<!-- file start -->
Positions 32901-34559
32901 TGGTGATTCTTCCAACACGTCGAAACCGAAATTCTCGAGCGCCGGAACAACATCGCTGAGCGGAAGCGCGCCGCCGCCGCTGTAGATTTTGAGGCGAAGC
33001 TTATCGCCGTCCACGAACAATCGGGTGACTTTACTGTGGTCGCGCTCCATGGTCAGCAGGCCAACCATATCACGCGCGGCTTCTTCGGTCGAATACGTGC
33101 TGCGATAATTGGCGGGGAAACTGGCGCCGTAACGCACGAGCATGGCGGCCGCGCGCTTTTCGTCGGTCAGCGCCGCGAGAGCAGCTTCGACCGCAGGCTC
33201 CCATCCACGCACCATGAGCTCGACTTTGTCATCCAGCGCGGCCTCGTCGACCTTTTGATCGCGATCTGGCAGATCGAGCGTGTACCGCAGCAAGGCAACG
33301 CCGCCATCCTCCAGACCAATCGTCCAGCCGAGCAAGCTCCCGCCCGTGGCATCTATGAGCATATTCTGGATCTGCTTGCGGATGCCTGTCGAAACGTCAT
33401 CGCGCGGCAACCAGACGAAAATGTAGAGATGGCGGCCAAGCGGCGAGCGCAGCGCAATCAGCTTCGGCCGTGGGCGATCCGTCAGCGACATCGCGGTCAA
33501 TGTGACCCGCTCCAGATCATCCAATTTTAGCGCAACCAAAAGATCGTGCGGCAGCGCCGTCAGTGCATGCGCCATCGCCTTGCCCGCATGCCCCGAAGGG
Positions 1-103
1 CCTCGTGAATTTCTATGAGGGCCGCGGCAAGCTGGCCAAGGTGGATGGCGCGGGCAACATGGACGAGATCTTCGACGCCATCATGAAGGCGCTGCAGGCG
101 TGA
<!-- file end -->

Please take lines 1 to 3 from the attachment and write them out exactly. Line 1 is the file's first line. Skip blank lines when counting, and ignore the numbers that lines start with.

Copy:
Positions 32901-34559
32901 TGGTGATTCTTCCAACACGTCGAAACCGAAATTCTCGAGCGCCGGAACAACATCGCTGAGCGGAAGCGCGCCGCCGCCGCTGTAGATTTTGAGGCGAAGC
33001 TTATCGCCGTCCACGAACAATCGGGTGACTTTACTGTGGTCGCGCTCCATGGTCAGCAGGCCAACCATATCACGCGCGGCTTCTTCGGTCGAATACGTGC